Didn't have much time for reading this week, but I somehow inhaled the entire rest of the Black Sun's Daughter Series on my morning train rides, and I loved it. Pretty much all the things I was a bit iffy about in the first book were resolved, either by solving the problem or by lampshading them and making them actual plot points. All in all an excellent series, and I can see myself re-reading it.
Over the course of five books (approximately two years in universe), our heroine actually grows up, learns to make hard decisions, has her entire world view turned upside down at least three times, and the whole thing is taken full circle back to her estranged family and her upbringing. She's a very different woman by the end of the series than from the start.
This is not your average UF in so many ways: The "who is good and who is bad" is fluid, and ever changing, and at times entirely reversed. Enemies become allies, allies become enemies. Nobody here gets out unscathed, nobody is perfect (nor are they perfectly irredeemable).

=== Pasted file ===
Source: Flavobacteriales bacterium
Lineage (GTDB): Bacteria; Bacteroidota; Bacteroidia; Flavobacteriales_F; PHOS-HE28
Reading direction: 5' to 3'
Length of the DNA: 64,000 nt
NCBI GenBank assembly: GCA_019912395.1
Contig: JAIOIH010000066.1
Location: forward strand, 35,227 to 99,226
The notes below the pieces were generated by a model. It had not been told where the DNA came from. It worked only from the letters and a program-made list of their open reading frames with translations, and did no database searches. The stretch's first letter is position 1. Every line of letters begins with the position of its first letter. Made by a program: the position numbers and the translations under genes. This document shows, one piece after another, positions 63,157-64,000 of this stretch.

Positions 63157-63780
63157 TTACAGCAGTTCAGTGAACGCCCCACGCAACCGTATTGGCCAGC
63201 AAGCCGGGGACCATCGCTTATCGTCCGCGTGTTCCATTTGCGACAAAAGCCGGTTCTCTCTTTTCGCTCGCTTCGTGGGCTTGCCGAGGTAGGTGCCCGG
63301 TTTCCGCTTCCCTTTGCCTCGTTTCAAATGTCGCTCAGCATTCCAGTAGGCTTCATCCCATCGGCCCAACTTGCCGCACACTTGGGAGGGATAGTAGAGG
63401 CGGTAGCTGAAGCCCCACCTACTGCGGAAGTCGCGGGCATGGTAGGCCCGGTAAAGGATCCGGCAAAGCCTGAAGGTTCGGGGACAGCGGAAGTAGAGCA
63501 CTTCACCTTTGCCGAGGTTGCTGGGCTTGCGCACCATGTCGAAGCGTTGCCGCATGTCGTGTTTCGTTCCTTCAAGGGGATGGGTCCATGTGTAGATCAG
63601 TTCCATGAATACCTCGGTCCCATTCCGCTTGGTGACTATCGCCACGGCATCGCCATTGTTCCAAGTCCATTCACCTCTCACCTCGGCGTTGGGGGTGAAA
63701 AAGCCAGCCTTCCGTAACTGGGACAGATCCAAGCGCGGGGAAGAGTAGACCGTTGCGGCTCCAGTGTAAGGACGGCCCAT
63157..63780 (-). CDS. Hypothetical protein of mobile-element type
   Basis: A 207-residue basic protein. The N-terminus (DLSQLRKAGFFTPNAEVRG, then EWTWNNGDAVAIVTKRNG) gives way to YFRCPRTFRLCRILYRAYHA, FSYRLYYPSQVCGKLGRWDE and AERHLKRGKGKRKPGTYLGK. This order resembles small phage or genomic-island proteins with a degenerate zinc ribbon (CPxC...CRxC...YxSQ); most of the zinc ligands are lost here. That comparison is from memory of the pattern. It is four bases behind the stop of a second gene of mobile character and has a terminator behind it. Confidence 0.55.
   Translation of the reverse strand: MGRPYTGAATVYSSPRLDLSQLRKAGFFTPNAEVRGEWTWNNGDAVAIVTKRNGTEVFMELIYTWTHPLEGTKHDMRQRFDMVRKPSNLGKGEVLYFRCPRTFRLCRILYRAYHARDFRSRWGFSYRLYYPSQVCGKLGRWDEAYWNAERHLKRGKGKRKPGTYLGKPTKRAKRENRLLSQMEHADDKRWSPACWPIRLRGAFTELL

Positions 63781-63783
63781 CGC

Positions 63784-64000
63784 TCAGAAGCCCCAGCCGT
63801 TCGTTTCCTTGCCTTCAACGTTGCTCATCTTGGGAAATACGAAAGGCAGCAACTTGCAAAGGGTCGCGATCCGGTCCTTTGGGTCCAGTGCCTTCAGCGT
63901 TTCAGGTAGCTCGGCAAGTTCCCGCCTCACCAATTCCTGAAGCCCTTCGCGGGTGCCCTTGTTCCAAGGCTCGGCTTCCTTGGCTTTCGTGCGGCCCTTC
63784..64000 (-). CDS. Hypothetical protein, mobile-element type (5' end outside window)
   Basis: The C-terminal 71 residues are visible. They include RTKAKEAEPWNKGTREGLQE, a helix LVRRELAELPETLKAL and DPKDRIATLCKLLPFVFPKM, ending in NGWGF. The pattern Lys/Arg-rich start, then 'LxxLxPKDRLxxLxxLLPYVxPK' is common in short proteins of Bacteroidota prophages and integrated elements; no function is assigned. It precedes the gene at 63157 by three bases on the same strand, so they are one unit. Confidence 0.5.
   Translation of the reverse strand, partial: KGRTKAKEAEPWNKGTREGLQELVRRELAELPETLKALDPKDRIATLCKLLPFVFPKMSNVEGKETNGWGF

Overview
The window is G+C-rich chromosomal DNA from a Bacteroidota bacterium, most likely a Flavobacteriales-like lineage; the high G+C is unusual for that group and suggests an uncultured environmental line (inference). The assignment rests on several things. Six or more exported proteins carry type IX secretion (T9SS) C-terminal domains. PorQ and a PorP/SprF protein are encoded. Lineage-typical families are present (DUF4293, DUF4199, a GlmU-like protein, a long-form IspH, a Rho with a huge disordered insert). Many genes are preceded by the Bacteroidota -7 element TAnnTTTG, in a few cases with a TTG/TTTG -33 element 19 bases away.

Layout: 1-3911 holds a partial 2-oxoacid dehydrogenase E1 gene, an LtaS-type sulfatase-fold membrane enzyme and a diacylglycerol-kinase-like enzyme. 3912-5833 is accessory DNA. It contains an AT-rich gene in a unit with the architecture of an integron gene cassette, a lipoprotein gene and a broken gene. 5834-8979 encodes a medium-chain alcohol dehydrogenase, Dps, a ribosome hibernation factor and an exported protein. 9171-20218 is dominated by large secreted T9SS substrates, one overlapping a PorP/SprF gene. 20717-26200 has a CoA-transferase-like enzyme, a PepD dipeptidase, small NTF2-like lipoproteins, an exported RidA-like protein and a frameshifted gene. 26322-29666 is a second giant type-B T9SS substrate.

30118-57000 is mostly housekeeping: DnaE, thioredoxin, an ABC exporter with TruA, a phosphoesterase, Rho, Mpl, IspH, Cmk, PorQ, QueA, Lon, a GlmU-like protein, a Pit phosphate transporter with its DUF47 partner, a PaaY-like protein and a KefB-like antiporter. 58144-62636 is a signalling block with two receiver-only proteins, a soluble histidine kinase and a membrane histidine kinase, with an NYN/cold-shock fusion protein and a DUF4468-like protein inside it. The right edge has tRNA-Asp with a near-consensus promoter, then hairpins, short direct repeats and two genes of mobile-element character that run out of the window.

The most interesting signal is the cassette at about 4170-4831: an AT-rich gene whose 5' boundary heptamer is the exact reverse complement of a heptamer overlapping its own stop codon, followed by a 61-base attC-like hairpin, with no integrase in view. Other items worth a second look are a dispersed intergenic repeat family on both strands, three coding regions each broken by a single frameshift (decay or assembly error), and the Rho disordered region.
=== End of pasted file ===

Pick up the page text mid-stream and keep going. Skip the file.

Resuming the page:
Which isn't to say this is in any way dry or overly literary. I like literary fiction, but not necessarily all up in my genre fiction, and Hanover can really write genre. There's all the snappy dialog with lashings of snark you might want, with tons of pop culture references (Jayné's reaction to finding out about the existence of Otherkin on social media is perfect.)
By the end of the series, the main plot is wrapped up, and it becomes obvious that almost nothing that has happened has gone to waste. Even the "monster of the week" type books in the middle, all connected to one overarching story arc. There's a definite resolution, a feeling that this story is told and this series is complete.
If you don't want to invest in a new series and a new author without a bit of a sampler, I can highly recommend the anthology Down These Strange Streets where he has a story "The difference between a Mystery and a Puzzle" as a taster. Not directly related to the Black Sun books, it's possibly set in the same universe, although it doesn't say so, and it's one of my favourite short stories I've read in the last few years.